In addition, and I think this is the strongest piece of evidence frankly, we have the yellow hat. I am convinced from looking at the surveillance video [from the bank] of September 9 that [the hat found in the garage] is the same type of hat as appears in the video. It may not be precisely the actual hat, but it is the same type of hat. It is just too much of a coincidence that the bank robber would be wearing the same hat that we find in [his landlord's] garage....
Judge Chin then noted several similarities between the hat found in the landlord's garage and the hat worn by the robber. To emphasize the similarity between the hats, he stated that "there are clearly lots of yellow hats out there," and that "[o]ne can Google yellow rain hats and find lots of different yellow rain hats."... Earlier in the proceeding, he had also stated that "[w]e did a Google search, and you can find yellow hats, yellow rain hats like this. But there are also lots of different rain hats, many different kinds of rain hats that one could buy."
After Judge Chin determined that Bari violated the terms of his supervised release, Bari appelead, claiming that Judge Chin violated Federal Rule of Evidence 605 through his actions. The Second Circuit disagreed, finding that Judge Chin was simply taking judicial notice of a matter of common knowledge in accordance with Federal Rule of Evidence 201(c) (The Second Circuit correctly noted that the Federal Rules of Evidence do not apply in supervised release revocation hearings but still looked to them for guidance in its opinion).
According to the Second Circuit,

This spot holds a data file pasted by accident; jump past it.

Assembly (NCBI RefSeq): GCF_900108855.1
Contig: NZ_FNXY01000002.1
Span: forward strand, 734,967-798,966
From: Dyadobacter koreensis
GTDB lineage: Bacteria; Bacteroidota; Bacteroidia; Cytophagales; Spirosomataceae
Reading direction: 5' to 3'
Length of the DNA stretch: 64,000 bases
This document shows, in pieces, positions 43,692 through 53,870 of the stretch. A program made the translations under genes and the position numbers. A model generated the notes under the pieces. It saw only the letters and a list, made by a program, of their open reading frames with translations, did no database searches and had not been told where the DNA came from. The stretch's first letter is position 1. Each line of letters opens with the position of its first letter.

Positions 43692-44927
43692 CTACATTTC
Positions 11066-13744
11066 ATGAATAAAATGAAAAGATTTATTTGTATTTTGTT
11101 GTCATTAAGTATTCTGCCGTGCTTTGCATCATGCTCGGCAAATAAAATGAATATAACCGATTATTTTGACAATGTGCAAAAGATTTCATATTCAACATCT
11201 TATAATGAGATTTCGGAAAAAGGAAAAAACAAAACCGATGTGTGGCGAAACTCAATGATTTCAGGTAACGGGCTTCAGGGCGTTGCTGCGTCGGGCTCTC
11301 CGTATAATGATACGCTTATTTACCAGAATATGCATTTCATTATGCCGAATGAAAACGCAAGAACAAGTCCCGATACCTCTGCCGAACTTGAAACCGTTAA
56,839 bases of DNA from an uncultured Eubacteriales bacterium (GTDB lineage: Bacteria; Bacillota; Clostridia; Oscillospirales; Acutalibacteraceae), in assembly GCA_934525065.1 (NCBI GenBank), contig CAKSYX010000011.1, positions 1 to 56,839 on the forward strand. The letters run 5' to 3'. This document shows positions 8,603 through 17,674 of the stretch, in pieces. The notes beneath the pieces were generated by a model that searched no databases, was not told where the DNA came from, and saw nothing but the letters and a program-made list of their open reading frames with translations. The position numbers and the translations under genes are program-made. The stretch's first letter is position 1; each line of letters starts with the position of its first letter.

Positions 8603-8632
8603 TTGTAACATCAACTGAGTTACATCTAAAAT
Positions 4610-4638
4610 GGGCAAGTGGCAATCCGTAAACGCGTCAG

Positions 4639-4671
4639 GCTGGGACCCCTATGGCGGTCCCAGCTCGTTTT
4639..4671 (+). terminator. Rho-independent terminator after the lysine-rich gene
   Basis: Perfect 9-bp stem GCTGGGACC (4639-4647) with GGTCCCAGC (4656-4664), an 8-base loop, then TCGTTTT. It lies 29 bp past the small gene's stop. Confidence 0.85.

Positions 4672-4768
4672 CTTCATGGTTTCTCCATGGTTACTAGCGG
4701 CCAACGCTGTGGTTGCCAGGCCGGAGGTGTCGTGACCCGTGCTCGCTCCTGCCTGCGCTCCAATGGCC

Rule 605 prohibits the judge presiding at the trial from testifying in that trial as a witness. Rule 201 permits a judge to take judicial notice of certain types of facts. Logically, then, if a fact is of a kind that a judge may properly take judicial notice of it, then he is not improperly “testifying” at trial by noting that fact. Any other conclusion would lead to Rule 605 effectively subsuming Rule 201. If, after all, a judge was improperly testifying at trial each time he took judicial notice of a fact, it would be effectively impermissible to take judicial notice of any fact. Accordingly, we must first consider whether the judge was taking permissible judicial notice of a fact, pursuant to Rule 201. If he could not have taken judicial notice of that fact within the bounds of Rule 201-because, for example, it was not a “matter[ ] of common knowledge”-then we consider whether the judge violated Rule 605. Here, we conclude that Judge Chin did permissibly take judicial notice of the fact that there are many kinds of rain hats for sale, and therefore we need not consider whether he “testified” at a trial over which he was presiding.